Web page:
On the flip side, experiencing trauma, poverty, grief, trials, and tribulations make us better equipped to deal with difficulties when they do occur. If we are able to get through them intact – we know we can deal with difficulties again. The experiences can increase our resilience. It is similar to those who stay in good physical shape, and then have an injury, big surgery, or gain weight in later life. Even our muscles have memory, and all that prior exercise benefits us throughout the process of recovery and/or weight loss.
The individual is the one most responsible for maintaining health and well-being. This is not to say illness or accidents are the fault of the individual, but the autonomy of the individual is paramount to any recovery. Although many people do need help from time to time – there is no one else who can make the adjustments that lead to a balanced lifestyle. For all changes and adaptations we must make throughout the course of our lives to remain healthy – the locus of control must come from within. This fact does not undermine the spiritual aspects of prayer and surrender. It means that personalities, decisions and choices are highly individual, and change starts from within.
For example, you can put a person on suicide watch, which may avert a crisis temporarily – but it will not alleviate the person’s suffering. People cannot be constantly watched or monitored anyway. Even those who face involuntary admissions, cannot be detained longer than 48-72 hours. You can force a person into drug and alcohol treatment, but in those cases, relapse is around 90% However, if you listen to those who overcome addiction and severe depression, they will attribute it to a spiritual awakening, combined with a conscious decision to change. Self control means exactly that. No one else can be responsible for another person’s self-control.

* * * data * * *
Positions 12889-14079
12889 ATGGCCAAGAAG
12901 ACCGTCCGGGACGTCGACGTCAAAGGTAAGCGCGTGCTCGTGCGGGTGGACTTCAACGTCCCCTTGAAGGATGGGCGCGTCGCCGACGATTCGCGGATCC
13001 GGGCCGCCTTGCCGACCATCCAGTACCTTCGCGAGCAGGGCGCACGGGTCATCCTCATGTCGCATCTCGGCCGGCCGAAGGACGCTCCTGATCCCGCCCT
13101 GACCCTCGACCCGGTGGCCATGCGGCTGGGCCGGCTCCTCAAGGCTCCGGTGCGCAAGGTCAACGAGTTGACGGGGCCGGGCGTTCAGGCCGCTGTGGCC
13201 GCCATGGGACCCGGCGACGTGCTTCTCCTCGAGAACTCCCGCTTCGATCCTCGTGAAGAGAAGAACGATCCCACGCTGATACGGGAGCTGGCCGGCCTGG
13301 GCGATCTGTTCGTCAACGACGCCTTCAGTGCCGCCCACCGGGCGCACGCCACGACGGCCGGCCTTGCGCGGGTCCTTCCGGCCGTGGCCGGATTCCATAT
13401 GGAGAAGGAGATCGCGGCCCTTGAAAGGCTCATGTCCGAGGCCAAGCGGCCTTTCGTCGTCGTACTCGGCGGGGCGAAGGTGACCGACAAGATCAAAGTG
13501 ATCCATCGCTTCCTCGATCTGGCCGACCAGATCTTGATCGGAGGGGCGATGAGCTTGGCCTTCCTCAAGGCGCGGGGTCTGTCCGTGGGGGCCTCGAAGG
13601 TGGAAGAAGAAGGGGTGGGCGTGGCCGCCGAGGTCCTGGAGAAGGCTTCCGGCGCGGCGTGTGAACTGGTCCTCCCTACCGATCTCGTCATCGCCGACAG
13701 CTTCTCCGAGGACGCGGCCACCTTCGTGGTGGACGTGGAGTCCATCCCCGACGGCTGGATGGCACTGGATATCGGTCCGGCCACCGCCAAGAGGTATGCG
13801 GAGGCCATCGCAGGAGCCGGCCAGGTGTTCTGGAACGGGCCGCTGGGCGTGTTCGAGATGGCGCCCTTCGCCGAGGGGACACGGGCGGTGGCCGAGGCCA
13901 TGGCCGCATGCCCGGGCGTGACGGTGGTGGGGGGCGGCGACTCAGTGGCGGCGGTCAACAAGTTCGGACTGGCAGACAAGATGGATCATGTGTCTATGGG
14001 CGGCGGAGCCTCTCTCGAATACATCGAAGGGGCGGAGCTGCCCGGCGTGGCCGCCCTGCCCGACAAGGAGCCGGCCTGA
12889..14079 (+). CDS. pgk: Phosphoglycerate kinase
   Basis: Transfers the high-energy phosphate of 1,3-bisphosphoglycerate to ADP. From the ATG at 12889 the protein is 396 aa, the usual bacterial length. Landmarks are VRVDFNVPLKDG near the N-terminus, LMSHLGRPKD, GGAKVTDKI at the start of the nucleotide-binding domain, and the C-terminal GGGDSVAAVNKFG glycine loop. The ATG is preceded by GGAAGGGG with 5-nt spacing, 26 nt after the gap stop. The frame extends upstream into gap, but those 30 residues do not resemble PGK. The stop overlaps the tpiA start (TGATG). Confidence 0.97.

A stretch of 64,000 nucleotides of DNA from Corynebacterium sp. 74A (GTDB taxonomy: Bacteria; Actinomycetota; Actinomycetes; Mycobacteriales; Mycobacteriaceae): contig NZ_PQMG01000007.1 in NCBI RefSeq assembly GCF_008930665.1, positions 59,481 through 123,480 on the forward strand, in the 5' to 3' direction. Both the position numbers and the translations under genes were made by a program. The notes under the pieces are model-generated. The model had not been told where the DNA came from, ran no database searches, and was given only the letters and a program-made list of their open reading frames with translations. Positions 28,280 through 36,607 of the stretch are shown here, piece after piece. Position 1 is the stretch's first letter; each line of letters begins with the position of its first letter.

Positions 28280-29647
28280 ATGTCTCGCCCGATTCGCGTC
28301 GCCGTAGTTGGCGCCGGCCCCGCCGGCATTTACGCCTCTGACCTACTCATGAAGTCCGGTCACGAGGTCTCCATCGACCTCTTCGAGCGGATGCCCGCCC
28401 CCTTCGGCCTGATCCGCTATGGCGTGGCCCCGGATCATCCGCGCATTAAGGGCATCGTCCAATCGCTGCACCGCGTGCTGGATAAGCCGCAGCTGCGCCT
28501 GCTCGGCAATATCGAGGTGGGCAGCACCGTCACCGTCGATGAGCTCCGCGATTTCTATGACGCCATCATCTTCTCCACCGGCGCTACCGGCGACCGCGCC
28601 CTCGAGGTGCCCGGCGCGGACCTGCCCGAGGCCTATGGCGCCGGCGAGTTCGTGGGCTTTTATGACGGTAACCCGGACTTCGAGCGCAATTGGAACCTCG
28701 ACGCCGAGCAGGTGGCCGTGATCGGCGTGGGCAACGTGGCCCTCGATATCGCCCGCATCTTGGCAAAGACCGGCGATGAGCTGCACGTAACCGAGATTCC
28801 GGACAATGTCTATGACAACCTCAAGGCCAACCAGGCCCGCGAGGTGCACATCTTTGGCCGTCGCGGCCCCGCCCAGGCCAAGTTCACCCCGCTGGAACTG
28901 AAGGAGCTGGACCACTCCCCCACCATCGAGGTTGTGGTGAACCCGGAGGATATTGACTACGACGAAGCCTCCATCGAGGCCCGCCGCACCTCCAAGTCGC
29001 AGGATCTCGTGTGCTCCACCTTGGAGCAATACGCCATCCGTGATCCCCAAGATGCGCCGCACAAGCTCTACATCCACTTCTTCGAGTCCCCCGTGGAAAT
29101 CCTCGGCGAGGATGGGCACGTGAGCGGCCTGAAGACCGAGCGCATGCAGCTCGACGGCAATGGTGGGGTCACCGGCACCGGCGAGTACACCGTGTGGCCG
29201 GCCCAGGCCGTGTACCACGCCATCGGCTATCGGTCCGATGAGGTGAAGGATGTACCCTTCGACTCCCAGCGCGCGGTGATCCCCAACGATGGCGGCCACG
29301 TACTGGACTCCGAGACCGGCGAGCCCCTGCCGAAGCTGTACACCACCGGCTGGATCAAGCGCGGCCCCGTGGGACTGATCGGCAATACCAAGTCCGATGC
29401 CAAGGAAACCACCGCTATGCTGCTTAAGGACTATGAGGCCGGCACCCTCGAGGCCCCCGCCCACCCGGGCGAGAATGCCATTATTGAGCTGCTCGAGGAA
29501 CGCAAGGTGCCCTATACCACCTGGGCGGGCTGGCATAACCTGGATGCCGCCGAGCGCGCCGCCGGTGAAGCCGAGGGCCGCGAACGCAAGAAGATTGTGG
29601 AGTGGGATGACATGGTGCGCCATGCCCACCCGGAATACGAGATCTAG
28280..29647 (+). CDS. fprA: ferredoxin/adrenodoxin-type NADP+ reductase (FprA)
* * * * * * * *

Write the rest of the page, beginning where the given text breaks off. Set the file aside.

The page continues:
From my own perspective and experiences, I have concluded that all psychoactive substances can interfere with balance (in more ways than one). Years ago, while working in long term care, it was clear to me that those who were on the most psychoactive drugs, were also the most out of control, with loss of dignity and outrageous behaviours the daily norm for them.
But incoherent, antisocial, and aggressive behaviours – such as public defecation, physically attacking others, screaming uncontrollably, and repeatedly falling down, are not normal for anyone. I would often wonder, “How on earth did they get like this? How rapid was the decline? What were they like before?” In going through the charts, I learned one of the common denominators for most of the people in locked units, involved prior and often long term use of harmful substances – such as antidepressants, neuroleptics, benzodiazepines, opiates, barbiturates, sleeping pills, and/or alcohol. Often these drugs were started when the person was in their forties or fifties.
What is the difference between a 93 year old woman walking the seawall three times a week, and an 78 year old in long term care, who is completely out of control, even though he or she is chemically restrained with multiple psychoactive medications? Surely those medications are not helping them. In fact, the one most notable thing in long term care is that the most stable and cognitively intact, are also the ones who do not take psychotropic medications. However, few can escape them once admitted to a facility, because the pattern is to over medicate.